What Can People Living With HIV Do About High Cholesterol?
It’s important for people living with HIV (PLHIV) to find knowledgeable HIV providers to assist them in monitoring their health as there are other medical issues, beyond t-cell counts and viral load, that may be of concern for them. Adult PLHIV may be at increased risk for coronary heart disease due to many factors, including the effects of older age, as well as long-term exposure and side effects to antiretroviral therapies (ARVs). These medications can, in some instances, cause high cholesterol levels.
What Can PLHIV Do To Lower Their Cholesterol?
As with lipodystrophy, another side-effect of ARVs, it may be possible to change one’s ARV regimen to one that would be much less likely to cause hyperlipedemia. There are also many PLHIV who take cholesterol-lowering medications called statins. Recently the Food and Drug Administration (FDA) announced that statins taken with protease inhibitors, often found in ARVs, could increase the risk of muscle injury and could lead to kidney failure in some situations. Zocor, a popular cholesterol medication, as well as other statin classification drugs, may not be safe for PLHIV. At the same time, increased risk of heart attack means that PLHIV can’t just ignore high cholesterol. Since some HIV medications increase cholesterol levels, changing one’s ARV regimen may reduce risk, but not always.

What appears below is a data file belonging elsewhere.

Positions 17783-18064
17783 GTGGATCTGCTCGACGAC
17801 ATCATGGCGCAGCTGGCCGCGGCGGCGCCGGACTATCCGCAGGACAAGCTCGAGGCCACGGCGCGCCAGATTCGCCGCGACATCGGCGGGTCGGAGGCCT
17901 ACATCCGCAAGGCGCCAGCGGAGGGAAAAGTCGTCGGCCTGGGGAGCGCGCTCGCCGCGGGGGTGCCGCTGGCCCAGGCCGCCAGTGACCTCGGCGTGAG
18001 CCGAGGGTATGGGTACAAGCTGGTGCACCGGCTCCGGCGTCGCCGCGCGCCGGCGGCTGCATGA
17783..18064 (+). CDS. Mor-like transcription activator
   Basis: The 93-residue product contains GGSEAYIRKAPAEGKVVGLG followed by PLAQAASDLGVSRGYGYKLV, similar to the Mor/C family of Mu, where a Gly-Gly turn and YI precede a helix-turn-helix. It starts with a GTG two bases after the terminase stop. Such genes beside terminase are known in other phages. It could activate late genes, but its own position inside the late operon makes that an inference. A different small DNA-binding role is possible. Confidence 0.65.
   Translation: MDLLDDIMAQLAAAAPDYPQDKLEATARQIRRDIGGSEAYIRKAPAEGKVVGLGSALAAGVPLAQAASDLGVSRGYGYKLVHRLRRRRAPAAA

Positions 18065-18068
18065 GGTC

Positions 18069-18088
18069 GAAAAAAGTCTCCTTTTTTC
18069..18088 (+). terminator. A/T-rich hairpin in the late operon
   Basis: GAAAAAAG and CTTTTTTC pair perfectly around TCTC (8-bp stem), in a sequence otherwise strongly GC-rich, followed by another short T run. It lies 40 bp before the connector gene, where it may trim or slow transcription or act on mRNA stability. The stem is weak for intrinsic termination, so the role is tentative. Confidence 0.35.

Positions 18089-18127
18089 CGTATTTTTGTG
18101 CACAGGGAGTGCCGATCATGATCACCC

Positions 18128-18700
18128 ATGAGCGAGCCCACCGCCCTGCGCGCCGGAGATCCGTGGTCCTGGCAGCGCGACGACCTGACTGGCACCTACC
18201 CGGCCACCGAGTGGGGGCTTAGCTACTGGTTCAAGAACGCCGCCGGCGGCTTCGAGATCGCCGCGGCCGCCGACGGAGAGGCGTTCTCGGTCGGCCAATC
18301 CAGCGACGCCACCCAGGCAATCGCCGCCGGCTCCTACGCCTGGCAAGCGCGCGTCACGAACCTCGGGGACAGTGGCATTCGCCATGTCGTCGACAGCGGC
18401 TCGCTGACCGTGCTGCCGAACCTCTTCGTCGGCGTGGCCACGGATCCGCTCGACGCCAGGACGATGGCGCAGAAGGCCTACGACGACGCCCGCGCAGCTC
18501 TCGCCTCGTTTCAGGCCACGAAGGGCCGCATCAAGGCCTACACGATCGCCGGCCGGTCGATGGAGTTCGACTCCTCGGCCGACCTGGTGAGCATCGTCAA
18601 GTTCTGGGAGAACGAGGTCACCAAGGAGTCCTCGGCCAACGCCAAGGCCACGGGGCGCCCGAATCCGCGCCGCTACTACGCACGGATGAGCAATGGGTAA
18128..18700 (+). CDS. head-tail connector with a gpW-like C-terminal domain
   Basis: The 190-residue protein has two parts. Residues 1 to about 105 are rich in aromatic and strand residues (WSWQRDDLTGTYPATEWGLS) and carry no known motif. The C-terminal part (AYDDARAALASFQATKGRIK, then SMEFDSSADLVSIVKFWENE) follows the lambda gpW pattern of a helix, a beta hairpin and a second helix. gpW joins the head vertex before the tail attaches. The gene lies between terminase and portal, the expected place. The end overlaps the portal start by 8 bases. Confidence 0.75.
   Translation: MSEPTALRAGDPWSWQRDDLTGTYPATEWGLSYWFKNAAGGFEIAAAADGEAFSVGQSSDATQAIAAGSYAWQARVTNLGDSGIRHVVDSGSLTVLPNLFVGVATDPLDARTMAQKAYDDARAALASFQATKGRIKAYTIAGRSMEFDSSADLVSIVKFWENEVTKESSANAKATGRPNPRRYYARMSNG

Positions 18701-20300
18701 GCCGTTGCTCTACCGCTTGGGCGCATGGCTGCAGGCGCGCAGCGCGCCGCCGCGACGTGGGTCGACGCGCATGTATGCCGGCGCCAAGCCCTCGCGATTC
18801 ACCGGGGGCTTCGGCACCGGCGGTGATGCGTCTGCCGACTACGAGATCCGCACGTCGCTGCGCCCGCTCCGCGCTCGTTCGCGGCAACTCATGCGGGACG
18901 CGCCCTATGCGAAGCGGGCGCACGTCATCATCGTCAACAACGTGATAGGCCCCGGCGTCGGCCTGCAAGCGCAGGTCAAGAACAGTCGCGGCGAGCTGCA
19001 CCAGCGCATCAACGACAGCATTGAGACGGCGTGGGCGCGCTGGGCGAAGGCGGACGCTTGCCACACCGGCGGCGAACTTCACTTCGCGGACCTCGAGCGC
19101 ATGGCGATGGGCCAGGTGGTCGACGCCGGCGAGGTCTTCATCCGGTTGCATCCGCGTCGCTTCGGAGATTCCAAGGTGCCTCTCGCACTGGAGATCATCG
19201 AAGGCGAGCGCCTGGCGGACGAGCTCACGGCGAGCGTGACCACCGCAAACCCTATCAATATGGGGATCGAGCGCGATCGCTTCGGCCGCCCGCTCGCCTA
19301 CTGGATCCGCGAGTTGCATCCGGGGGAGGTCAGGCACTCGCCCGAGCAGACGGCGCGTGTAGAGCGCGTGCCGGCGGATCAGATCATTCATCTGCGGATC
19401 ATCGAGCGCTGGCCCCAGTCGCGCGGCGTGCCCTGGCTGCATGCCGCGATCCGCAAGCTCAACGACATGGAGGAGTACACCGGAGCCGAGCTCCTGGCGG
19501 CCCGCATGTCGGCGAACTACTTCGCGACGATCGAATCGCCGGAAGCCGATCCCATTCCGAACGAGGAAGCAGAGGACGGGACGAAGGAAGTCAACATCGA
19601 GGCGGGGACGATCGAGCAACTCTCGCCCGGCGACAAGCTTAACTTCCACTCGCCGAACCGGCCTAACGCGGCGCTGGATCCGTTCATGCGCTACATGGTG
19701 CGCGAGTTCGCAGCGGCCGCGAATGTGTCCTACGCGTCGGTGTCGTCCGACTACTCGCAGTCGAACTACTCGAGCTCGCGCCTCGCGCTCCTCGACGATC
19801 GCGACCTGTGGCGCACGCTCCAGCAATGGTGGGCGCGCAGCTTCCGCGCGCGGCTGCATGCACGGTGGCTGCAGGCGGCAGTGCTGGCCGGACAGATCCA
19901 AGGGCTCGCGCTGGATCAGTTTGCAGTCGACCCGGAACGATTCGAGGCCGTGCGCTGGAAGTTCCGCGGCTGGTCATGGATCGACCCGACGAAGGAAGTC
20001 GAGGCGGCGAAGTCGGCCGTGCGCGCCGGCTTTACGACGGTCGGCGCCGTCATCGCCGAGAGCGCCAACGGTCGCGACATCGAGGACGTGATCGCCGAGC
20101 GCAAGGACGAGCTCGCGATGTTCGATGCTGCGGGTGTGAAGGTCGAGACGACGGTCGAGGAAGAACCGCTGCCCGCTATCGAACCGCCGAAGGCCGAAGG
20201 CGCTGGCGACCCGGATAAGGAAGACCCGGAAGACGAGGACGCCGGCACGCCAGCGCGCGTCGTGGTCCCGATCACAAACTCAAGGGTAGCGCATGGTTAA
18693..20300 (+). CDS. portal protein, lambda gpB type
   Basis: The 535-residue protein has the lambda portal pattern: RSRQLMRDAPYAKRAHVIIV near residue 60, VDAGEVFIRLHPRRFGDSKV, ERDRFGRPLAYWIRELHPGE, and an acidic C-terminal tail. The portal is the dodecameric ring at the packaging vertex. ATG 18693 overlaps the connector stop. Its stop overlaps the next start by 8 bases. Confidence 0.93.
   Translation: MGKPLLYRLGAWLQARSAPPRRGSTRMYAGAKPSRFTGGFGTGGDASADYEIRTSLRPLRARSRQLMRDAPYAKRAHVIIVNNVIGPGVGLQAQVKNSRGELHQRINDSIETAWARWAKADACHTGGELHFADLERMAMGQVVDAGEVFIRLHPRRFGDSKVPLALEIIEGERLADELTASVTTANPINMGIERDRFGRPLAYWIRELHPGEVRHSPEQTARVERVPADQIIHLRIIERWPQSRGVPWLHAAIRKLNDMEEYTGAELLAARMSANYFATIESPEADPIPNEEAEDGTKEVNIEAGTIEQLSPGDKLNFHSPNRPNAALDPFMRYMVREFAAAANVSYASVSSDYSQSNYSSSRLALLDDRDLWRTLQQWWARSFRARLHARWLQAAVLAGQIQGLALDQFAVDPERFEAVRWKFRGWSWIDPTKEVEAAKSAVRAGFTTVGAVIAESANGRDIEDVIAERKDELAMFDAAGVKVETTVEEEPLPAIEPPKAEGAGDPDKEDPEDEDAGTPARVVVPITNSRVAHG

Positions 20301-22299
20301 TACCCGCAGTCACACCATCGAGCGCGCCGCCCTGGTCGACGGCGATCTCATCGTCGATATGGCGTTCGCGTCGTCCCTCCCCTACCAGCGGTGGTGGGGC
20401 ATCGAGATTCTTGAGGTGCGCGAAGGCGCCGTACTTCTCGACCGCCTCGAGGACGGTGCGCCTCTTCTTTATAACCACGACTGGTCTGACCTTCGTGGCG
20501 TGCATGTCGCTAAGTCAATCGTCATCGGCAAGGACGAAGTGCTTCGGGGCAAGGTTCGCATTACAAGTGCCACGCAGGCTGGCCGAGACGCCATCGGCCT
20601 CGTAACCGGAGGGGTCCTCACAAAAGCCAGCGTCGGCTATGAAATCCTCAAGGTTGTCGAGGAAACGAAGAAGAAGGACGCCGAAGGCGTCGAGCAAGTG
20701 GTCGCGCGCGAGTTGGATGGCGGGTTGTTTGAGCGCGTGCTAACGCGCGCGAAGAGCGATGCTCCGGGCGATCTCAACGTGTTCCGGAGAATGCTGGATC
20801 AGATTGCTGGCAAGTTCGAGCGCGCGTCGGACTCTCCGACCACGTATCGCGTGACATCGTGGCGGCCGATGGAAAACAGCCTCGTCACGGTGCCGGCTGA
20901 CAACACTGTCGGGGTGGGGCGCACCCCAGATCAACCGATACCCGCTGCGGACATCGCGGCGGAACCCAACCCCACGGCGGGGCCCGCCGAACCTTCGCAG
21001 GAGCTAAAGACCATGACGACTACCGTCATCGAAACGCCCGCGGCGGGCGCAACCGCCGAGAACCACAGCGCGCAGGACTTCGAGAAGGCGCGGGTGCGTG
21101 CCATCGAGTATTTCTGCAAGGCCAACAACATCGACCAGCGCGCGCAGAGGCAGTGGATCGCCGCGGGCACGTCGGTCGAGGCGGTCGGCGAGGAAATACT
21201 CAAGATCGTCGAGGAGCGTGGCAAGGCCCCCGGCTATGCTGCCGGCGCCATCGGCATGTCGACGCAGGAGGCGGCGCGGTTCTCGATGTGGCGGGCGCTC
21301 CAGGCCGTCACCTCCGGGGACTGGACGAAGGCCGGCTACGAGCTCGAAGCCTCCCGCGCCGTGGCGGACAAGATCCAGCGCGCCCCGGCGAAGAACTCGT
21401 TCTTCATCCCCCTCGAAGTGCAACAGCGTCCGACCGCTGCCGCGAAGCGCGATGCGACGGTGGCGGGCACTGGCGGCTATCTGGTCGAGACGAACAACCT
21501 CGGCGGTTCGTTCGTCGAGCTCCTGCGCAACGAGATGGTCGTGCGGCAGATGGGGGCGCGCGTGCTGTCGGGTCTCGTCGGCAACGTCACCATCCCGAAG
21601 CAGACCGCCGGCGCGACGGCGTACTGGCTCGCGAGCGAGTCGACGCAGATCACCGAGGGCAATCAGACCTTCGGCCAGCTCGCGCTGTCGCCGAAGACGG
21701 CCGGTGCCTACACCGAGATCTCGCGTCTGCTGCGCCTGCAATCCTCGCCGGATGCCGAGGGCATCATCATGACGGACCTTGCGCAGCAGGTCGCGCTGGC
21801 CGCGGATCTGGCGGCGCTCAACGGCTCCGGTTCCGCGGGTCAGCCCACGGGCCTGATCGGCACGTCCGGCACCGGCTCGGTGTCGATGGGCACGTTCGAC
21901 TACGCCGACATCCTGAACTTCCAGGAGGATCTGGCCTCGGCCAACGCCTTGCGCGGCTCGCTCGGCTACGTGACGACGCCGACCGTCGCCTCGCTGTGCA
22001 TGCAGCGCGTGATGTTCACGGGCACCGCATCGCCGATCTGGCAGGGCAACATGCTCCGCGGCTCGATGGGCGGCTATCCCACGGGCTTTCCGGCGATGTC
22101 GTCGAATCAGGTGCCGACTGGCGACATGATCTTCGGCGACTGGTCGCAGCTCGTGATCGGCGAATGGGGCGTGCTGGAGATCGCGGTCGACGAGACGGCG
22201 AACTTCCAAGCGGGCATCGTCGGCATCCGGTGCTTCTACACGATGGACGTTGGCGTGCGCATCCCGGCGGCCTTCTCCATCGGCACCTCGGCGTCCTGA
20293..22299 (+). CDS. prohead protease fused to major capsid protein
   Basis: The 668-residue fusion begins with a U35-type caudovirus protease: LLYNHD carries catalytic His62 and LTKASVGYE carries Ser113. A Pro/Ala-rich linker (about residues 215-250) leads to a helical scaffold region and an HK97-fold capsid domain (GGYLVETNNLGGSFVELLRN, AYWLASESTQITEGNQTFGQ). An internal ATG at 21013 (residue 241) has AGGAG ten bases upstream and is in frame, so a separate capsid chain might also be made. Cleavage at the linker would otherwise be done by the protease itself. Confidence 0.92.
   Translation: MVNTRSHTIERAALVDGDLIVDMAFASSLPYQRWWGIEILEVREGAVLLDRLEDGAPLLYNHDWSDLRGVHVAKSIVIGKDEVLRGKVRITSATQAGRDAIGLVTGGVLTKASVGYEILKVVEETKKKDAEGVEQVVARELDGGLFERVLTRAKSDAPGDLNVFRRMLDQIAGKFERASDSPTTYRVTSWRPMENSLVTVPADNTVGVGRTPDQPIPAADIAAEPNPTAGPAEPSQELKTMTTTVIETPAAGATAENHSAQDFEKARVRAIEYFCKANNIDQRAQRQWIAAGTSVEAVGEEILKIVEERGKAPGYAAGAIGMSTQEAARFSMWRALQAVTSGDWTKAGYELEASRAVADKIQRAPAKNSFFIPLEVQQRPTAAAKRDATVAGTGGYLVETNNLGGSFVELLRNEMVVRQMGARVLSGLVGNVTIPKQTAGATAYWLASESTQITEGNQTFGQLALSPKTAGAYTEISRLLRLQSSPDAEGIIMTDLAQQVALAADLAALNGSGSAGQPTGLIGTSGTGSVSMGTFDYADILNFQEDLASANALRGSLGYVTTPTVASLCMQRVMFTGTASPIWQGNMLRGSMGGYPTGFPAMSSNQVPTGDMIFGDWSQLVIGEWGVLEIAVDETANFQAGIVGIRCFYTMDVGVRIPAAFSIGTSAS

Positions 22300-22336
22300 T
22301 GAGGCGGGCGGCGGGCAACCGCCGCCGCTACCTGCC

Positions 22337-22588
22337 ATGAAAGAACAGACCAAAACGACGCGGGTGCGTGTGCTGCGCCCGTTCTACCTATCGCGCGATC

Can Exercise and Diet Lower Cholesterol?
Even though medication is not as readily available to lower cholesterol for PLHIV, there are still measures than can be taken. Avoiding fatty foods, following a diet that’s low in fat, a regular exercise program, and quitting habits like smoking can all aid in reducing cholesterol to a safe level and decreasing the risk of a heart attack.
Now that PLHIV are living longer, the potential complications of having elevated cholesterol levels becomes a more serious consideration. For most PLHIV, there are good strategies to lower these levels, whether it’s changes in diet, regular exercise, the use of certain cholesterol-reducing drugs, or switching to ARVs, which are less likely to cause the problem in the first place.